Blog: Barry Callebaut eyes sweeter future after sealing Petra Foods deal
Dean Best | 2 July 2013
Barry Callebaut CEO Juergen Steinemann was bullish after the B2B chocolate giant closed its acquisition of Petra Foods' cocoa ingredients arm, a deal praised on a strategic basis but questioned over its price and the recent performance of the assets taken on.
The Swiss group moved for the Petra ingredients business in December, paying US$950m for operations in some of the world's fastest-growing cocoa and chocolate markets.
Shares in Barry Callebaut fell on the day the deal was announced, not because the market disagreed with the rationale for the acquisition but questioned the price the company had agreed to pay. Barry Callebaut also said at the time the acquisition of a lower-margin business meant it would have to change a medium-term earnings target.
Since then, Petra reported a slump in annual profits in part because of excess capacity in the cocoa ingredients sector in Asia, prompting analysts to ask about the outlook for the industry in the region.
Barry Callebaut has insisted it was aware of the excess capacity in Asia and had factored that in when it swooped to buy the Petra business.
It has defended the price it paid by pointing to Petra's assets being an "excellent strategic fit" and said cost savings from the deal meant its EBIT per tonne target would be reinstated by the 2015/16 financial year.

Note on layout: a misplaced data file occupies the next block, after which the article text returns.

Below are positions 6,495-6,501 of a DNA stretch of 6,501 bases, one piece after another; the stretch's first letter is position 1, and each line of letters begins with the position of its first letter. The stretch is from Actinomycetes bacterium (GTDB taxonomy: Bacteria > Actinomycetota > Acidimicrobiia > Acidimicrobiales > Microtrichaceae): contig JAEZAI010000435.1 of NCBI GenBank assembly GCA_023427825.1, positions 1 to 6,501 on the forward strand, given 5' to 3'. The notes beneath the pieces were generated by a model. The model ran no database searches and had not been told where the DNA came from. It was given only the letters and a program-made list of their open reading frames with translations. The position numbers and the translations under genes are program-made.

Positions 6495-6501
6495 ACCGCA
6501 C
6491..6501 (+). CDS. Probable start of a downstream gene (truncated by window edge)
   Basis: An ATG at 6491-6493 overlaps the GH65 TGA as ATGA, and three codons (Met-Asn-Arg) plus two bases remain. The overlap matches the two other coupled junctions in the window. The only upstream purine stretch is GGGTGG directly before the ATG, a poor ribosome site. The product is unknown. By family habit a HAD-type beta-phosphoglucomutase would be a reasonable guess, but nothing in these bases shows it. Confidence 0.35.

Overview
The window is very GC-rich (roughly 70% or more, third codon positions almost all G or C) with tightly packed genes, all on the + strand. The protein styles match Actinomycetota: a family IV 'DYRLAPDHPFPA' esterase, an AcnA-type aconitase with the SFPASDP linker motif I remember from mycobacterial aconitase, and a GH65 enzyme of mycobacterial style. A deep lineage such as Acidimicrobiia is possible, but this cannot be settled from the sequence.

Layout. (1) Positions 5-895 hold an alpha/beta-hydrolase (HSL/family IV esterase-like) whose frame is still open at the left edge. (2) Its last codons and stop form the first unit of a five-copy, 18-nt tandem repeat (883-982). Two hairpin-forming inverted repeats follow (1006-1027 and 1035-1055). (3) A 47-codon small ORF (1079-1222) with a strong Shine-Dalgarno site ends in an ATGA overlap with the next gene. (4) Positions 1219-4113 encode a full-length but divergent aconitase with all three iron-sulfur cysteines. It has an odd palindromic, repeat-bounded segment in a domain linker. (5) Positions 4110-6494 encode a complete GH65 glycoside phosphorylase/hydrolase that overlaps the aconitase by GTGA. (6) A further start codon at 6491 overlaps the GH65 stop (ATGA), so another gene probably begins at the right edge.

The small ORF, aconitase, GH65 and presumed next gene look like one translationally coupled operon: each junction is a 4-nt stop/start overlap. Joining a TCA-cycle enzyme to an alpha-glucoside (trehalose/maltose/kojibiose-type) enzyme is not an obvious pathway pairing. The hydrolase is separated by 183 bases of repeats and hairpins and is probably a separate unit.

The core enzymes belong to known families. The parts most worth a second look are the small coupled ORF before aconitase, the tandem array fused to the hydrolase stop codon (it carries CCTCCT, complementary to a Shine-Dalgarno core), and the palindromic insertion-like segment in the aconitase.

Yesterday, Barry Callebaut emphasised the extra volume it would get from the deal in "fast-growing emerging markets" and pointed to the second "strong base" of cocoa sourcing it would attain in Asia, adding to its operations in Africa.
"The cocoa business we acquired from Petra Foods is right at the core of Barry Callebaut," Steinemann said. "Being now the largest global supplier of high-quality cocoa products, we will be able to capture opportunities in the fast-growing markets for specialty cocoa powders even better. With the successful closing of the transaction, we can start to implement what we have prepared in the last six months and focus on the integration process."
French politicians have passed legislation that bans large stores from throwing away unsold food in a bid to tackle waste....
The make-up of the ingredients in baby food in the US is under some scrutiny, with Campbell Soup Co. and Nestle attracting criticism from consumer watchdogs....
UK cash-and-carry and convenience retailer Booker Group has struck a deal to buy the Londis and Budgens symbol retail chains from Ireland's Musgrave Group - and emphasised the changing retail landscap...
US efforts to liberalise international trade faced something of a roller coaster ride this week, as the Senate first voted down Barack Obama's proposals only to reach a compromise that would give the ...
- Why Arla upbeat about LatAm prospects
- Sweets & Snacks Expo: just-food's pick
- M&A Watch - Could Cloetta be takeover target?
- Focus: Why Dairy Crest needs to offload dairies
- Premier Foods to push on with range revamp
- Weetabix gets new private-equity investor
- Yildiz eyeing further deals - reports
- PAI, Pamplona "eyeing Bakkavor stake"
- Food industry news of week: GMOs, Arla, Mondelez
- Wal-Mart acts on animal welfare, antibiotics